On Solving Problems That Matter
Engineers are usually pretty good problem solvers and so are software developers (which I also consider to be part of the engineering guild). But if that is the case, why is there so much
crappy mediocre software around where people have apparently failed miserably at solving a certain problem?
Over the last few years I have come up with a theory for this, which I would like to elaborate on during the rest of this article.
There are probably a dozen of factors that have an influence on whether the result of a project will fall into this category or whether it will be fun to use. In the end, however, I think there are only two major aspects that significantly influence the result of a development project: Motivation and a sound understanding of the problem domain.
Motivation is a little hard to grasp. One can’t force people to be motivated and attempts to motivate them through financial incentives (think “bonus”) actually do not work that well. Actually, they seem to be counterproductive. So let me postpone this factor until later as there seems to be a solution for the second important aspect, which magically also solves the motivational issue.
Second issue: A good understanding of the problem domain. Shouldn’t be too difficult, right? We build product a / feature B, because… ehm… because… Actually, it turns out that this one is not as easy as it sounds. For large commercial software engineering projects it is often pretty difficult to retrospectively find out why a certain feature was chosen for implementation over another. Yes, there are decision making tools, such as planning poker or buy-a-feature that are supposed to help, but still the decisions are usually taken by people based on budget or resource constraints and in no way reflect what an actual user may expect or need.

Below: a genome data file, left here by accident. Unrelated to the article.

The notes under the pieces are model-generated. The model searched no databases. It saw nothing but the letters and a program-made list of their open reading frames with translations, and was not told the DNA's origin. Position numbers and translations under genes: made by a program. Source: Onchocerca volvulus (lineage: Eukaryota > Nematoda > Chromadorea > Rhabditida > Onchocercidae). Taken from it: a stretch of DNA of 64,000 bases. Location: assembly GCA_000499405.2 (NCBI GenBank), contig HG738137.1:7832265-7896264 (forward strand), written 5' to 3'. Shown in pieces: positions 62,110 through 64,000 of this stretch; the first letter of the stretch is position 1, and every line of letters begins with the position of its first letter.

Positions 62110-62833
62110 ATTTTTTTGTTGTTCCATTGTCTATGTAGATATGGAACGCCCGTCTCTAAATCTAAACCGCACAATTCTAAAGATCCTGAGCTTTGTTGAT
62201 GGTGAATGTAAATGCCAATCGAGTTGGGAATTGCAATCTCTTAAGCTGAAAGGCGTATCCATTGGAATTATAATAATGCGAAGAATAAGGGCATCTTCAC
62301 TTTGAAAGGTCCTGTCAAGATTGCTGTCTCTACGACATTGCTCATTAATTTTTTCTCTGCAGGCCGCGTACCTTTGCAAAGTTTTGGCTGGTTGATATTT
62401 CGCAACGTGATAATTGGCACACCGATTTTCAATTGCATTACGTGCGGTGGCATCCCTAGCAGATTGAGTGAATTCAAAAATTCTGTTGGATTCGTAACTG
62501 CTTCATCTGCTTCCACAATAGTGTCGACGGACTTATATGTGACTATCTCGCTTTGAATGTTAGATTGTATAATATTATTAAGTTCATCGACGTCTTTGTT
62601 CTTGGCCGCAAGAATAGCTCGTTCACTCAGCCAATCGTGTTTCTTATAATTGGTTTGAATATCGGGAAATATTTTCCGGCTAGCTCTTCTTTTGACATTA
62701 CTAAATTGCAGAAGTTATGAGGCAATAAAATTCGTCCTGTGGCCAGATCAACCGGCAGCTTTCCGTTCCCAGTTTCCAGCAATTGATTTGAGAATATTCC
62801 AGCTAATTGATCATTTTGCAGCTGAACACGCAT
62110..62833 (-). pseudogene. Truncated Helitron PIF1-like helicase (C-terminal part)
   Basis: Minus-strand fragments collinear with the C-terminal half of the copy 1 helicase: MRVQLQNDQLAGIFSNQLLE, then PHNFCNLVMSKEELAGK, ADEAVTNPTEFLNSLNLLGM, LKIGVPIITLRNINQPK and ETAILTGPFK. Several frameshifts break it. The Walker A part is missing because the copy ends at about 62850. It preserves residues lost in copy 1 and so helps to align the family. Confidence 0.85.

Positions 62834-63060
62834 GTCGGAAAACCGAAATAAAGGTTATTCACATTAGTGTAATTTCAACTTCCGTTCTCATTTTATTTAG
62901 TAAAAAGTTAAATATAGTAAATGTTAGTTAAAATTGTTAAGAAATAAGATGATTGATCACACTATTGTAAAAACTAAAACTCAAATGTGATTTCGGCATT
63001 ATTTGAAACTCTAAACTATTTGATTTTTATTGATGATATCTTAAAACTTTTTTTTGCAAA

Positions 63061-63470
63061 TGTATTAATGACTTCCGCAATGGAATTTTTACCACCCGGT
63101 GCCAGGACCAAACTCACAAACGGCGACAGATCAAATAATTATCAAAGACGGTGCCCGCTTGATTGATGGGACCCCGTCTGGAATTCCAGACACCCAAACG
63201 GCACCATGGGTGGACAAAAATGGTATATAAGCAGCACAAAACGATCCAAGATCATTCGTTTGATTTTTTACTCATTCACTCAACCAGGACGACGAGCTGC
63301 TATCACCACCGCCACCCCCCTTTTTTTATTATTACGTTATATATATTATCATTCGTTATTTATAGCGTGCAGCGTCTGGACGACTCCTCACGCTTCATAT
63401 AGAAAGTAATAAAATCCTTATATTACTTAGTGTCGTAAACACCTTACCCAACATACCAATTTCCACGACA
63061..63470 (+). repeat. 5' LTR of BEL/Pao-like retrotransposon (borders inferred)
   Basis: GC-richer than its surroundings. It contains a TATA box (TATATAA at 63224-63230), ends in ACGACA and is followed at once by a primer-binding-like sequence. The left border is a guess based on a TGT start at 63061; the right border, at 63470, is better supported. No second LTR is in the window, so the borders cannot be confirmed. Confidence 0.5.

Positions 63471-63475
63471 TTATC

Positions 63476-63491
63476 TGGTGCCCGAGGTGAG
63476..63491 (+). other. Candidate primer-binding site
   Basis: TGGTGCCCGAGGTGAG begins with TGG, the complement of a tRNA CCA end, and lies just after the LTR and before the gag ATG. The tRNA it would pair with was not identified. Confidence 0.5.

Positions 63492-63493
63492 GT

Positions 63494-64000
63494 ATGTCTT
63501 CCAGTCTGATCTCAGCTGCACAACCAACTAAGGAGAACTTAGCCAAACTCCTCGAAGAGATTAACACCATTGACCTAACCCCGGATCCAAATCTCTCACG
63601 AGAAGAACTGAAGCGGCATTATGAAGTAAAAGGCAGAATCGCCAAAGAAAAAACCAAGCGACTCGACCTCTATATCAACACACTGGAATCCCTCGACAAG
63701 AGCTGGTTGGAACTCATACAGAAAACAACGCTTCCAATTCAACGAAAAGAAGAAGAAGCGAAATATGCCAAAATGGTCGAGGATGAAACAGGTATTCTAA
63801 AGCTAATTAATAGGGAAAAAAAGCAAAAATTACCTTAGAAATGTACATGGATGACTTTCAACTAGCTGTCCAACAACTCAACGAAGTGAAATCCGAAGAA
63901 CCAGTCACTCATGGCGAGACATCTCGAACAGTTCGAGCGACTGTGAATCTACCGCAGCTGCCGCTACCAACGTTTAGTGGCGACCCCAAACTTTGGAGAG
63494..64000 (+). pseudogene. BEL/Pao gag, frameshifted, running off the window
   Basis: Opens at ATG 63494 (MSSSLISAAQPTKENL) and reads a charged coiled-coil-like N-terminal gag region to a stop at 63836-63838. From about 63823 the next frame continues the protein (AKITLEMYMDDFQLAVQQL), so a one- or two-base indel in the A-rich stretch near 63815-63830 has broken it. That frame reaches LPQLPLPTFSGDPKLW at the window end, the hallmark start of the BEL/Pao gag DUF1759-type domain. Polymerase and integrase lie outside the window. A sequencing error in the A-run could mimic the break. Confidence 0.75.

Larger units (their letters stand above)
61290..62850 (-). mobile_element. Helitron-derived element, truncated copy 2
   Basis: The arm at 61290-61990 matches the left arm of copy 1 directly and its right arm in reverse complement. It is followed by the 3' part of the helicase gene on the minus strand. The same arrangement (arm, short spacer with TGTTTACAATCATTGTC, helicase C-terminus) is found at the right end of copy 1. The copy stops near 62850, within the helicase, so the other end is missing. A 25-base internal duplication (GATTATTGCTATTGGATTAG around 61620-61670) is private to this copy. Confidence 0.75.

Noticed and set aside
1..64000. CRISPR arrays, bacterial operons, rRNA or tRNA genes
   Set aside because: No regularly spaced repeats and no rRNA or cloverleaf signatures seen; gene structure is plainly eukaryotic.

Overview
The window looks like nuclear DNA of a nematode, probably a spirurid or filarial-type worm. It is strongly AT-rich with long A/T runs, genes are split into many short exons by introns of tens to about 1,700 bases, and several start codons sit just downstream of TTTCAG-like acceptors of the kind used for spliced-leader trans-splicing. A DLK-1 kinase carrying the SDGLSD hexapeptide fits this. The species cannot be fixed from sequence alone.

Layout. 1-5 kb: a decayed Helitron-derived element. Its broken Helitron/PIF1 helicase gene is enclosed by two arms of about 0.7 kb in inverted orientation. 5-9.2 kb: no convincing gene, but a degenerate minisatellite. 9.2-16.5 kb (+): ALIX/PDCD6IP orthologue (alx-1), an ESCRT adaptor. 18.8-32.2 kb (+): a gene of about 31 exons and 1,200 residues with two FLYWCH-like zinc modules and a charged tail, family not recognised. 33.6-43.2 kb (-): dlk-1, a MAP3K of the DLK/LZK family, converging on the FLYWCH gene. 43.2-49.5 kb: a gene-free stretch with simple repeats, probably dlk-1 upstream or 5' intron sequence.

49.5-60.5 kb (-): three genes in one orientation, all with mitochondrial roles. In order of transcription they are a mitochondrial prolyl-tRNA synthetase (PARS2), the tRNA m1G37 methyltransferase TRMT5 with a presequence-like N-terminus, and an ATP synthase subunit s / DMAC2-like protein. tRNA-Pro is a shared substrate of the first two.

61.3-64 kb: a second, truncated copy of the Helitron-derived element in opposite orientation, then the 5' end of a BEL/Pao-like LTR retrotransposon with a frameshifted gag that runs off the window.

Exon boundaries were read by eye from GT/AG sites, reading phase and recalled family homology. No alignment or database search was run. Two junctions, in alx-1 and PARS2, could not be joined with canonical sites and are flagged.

So, everything is lost? People building software are building features they can not relate to on the basis of questionable motivational incentives? I don’t think so…
There is plenty of great software out there and I think the big difference between this great software and software that you don’t even want to use if you are paid for it is that the former is built by people to solve their own problems, problem that matter for them. Because if they finish the project that means that they will afterwards have at least one happy user (the developer himself) - a property, which does not apply to all projects. And what, if not solving a problem of my own, provides a strong intrinsic motivation to work on a solution?
Don’t get me wrong: I am not saying that all software that is built by people just because they are paid for it is inevitably bad. I am just saying that chances of building something that really stands out (in a positive way ;-)) are much higher if people are building it for themselves because they build it with an intrinsic motivation.
[Update:] I Think many of Google’s projects that emerged out of a 20% project are a good example of such great software in a commercial software universe. People started building them because it was fun and they were maybe looking for a great web-mail client. The result was GMail/Google Mail. Google TV, on the other side, does not seem to hold up to the promise of getting things right, but I doubt that this has started as a 20% project…